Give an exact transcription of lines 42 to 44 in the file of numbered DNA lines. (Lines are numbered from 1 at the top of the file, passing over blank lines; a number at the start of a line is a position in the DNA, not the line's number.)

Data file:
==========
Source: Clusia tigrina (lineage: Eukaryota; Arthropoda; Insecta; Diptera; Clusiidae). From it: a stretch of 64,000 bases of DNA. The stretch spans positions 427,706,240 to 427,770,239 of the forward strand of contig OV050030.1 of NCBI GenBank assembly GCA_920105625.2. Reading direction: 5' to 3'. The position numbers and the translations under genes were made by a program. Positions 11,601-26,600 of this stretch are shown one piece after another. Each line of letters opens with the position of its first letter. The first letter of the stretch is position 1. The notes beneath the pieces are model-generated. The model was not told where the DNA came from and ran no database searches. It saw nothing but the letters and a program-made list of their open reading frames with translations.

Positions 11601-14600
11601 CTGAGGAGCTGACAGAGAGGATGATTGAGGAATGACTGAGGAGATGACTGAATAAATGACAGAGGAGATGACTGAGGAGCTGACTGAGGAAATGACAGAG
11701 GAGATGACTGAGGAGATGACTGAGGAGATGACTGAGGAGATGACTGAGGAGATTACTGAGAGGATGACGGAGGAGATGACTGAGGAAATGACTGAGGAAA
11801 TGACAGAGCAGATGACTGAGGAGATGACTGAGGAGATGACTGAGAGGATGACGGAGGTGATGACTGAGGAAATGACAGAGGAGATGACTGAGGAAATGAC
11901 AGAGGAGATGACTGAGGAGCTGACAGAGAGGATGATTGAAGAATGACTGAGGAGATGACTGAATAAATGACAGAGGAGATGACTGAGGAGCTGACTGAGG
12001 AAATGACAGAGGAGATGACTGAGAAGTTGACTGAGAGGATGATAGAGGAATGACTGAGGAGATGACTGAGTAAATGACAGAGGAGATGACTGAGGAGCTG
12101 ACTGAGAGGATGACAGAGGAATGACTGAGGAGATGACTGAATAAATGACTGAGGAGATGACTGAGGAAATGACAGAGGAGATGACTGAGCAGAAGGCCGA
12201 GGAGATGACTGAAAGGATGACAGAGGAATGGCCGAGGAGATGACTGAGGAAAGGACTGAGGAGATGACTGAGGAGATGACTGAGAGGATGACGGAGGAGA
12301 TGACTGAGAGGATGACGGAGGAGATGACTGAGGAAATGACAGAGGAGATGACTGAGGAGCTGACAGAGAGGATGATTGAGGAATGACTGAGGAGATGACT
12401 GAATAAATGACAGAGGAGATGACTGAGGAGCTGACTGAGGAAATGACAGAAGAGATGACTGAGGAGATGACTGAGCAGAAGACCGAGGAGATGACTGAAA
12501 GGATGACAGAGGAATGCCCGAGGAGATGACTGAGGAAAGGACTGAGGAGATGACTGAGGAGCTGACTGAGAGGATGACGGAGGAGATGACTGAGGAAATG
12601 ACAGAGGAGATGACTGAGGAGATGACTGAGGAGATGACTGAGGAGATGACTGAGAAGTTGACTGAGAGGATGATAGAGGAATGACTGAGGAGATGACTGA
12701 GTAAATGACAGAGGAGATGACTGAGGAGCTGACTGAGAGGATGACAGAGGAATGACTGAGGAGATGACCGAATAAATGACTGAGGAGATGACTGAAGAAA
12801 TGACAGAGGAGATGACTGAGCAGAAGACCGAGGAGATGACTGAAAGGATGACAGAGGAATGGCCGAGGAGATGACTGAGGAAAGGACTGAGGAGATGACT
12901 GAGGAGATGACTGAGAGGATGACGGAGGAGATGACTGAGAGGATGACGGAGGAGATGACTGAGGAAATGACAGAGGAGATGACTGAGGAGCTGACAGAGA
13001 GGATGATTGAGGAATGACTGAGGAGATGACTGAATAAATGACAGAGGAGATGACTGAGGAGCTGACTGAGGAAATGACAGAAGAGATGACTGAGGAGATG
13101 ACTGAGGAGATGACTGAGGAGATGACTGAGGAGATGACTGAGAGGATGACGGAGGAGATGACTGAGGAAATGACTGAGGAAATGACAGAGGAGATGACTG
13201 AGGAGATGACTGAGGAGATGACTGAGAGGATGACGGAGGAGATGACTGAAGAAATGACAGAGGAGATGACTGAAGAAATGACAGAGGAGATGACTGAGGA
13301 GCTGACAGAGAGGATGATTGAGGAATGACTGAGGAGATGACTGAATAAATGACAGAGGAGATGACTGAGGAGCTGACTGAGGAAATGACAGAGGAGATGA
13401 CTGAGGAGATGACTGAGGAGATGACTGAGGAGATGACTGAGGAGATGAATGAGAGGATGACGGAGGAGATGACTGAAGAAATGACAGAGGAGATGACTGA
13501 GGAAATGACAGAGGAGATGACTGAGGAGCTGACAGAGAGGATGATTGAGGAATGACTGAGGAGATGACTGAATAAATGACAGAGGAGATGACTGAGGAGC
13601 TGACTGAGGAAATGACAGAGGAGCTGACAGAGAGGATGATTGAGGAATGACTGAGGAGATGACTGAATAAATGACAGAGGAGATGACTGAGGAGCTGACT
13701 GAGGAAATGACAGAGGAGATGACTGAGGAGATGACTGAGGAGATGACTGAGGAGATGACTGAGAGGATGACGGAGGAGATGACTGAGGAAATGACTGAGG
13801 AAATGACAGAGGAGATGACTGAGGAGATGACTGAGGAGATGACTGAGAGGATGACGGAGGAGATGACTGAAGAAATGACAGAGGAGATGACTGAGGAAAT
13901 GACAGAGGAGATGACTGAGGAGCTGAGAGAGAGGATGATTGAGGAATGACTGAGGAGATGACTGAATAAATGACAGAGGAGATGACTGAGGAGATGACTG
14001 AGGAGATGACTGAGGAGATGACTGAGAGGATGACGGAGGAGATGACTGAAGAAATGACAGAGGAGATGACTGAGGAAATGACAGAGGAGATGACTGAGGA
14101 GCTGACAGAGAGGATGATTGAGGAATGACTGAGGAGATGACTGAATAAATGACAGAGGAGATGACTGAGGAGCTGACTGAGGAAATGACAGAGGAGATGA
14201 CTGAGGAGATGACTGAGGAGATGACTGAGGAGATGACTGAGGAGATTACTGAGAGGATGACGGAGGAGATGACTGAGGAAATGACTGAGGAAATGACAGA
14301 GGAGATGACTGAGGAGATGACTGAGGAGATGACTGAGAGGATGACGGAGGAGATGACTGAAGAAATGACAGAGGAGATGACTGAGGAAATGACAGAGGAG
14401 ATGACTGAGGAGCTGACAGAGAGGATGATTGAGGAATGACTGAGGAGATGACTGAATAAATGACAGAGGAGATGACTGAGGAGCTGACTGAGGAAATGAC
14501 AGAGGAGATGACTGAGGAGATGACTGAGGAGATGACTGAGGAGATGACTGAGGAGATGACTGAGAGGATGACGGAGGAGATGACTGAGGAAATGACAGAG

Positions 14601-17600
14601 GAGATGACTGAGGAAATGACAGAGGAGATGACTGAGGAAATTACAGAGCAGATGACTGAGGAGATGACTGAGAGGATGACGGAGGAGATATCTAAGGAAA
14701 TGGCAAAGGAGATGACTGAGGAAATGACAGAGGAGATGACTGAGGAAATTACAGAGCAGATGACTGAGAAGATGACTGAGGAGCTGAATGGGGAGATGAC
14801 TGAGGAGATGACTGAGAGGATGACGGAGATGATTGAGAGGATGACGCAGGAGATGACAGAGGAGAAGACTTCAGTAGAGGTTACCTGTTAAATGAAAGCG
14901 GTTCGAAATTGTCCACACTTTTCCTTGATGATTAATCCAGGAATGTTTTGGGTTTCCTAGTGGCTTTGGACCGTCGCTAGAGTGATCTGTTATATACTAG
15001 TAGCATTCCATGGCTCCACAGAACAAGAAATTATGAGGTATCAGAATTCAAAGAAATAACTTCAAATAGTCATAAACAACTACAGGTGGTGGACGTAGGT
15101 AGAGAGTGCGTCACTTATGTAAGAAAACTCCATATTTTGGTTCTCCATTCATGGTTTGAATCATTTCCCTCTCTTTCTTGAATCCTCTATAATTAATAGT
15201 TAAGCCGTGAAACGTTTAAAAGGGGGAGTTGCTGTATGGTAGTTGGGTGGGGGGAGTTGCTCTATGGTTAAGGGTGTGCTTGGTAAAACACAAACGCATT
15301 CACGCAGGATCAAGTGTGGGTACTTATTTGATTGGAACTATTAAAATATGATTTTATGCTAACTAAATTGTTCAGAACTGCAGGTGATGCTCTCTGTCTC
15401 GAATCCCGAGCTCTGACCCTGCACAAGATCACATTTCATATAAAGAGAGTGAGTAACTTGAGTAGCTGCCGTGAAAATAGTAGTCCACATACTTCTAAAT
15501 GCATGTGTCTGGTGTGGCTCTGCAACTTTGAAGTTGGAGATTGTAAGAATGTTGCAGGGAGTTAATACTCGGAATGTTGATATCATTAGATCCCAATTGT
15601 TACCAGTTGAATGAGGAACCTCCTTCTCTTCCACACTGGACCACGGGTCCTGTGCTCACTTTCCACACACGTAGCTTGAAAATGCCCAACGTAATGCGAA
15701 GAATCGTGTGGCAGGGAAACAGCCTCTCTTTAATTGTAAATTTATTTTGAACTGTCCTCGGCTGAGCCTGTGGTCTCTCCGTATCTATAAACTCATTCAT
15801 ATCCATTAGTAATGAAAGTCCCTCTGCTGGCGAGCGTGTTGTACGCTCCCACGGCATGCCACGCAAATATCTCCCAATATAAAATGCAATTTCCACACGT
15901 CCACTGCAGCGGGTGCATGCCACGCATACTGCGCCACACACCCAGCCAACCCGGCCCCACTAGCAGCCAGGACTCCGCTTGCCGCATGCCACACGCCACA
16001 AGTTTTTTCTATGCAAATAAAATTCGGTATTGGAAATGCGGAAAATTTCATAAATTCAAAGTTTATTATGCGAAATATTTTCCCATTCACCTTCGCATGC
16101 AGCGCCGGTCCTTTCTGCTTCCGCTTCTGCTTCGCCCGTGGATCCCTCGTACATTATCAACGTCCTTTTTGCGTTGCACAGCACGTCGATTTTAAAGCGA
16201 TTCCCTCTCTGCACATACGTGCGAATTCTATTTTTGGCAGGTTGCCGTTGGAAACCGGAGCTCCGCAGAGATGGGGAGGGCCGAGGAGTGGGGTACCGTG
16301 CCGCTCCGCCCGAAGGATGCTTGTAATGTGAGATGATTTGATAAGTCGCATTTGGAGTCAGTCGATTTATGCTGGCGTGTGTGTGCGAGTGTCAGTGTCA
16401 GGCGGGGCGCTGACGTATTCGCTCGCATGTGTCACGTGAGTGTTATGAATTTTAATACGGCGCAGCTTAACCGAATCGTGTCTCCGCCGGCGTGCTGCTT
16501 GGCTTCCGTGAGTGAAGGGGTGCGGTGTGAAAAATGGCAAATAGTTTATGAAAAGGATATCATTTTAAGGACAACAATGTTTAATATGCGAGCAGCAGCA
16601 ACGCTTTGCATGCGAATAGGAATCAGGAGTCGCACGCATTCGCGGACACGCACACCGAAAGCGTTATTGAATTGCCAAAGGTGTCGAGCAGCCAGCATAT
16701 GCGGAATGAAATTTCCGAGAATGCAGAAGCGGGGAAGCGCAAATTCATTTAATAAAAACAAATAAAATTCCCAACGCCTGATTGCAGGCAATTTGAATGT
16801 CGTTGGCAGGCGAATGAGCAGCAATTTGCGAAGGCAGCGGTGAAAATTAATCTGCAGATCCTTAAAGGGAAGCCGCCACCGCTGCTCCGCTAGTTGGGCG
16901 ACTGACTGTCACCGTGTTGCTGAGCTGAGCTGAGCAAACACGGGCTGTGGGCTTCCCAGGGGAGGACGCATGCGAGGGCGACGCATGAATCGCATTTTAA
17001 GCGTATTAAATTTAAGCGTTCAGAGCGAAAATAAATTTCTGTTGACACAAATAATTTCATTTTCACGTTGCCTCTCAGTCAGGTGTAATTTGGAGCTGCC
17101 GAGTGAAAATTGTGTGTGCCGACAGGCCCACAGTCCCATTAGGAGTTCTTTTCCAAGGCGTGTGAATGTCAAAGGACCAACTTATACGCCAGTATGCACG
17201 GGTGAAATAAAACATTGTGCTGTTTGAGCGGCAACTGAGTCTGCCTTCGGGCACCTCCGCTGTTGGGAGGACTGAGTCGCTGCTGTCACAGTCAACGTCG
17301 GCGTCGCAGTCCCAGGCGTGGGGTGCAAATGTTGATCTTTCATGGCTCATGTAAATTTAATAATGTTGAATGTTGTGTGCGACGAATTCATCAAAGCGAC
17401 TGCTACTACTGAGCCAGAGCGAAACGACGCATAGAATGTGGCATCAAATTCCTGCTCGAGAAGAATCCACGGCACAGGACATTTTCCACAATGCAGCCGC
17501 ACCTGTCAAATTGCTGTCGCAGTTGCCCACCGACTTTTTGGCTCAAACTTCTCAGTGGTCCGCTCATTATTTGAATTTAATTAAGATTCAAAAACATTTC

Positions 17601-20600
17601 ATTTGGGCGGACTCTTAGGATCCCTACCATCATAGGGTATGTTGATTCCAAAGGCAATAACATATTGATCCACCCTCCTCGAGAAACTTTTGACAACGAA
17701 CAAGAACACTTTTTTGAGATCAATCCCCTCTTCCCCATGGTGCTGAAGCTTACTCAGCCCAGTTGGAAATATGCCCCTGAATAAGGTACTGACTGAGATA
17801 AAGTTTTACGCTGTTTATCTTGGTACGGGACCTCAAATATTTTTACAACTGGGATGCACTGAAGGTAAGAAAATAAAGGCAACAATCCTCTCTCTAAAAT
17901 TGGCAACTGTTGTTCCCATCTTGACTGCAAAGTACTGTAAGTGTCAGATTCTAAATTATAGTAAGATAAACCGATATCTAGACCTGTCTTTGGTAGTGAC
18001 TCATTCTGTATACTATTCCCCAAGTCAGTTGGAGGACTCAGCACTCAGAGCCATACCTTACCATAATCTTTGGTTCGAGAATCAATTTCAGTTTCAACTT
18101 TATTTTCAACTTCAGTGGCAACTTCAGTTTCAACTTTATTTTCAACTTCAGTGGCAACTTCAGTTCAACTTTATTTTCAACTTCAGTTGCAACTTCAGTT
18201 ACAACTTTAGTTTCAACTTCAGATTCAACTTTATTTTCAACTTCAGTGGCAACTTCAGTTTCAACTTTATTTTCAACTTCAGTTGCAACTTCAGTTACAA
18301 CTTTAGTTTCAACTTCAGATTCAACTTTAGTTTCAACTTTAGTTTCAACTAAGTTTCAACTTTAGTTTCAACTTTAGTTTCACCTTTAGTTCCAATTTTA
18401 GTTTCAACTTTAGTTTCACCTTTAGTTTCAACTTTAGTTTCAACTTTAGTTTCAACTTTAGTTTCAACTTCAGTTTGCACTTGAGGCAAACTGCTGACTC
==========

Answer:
15401 GAATCCCGAGCTCTGACCCTGCACAAGATCACATTTCATATAAAGAGAGTGAGTAACTTGAGTAGCTGCCGTGAAAATAGTAGTCCACATACTTCTAAAT
15501 GCATGTGTCTGGTGTGGCTCTGCAACTTTGAAGTTGGAGATTGTAAGAATGTTGCAGGGAGTTAATACTCGGAATGTTGATATCATTAGATCCCAATTGT
15601 TACCAGTTGAATGAGGAACCTCCTTCTCTTCCACACTGGACCACGGGTCCTGTGCTCACTTTCCACACACGTAGCTTGAAAATGCCCAACGTAATGCGAA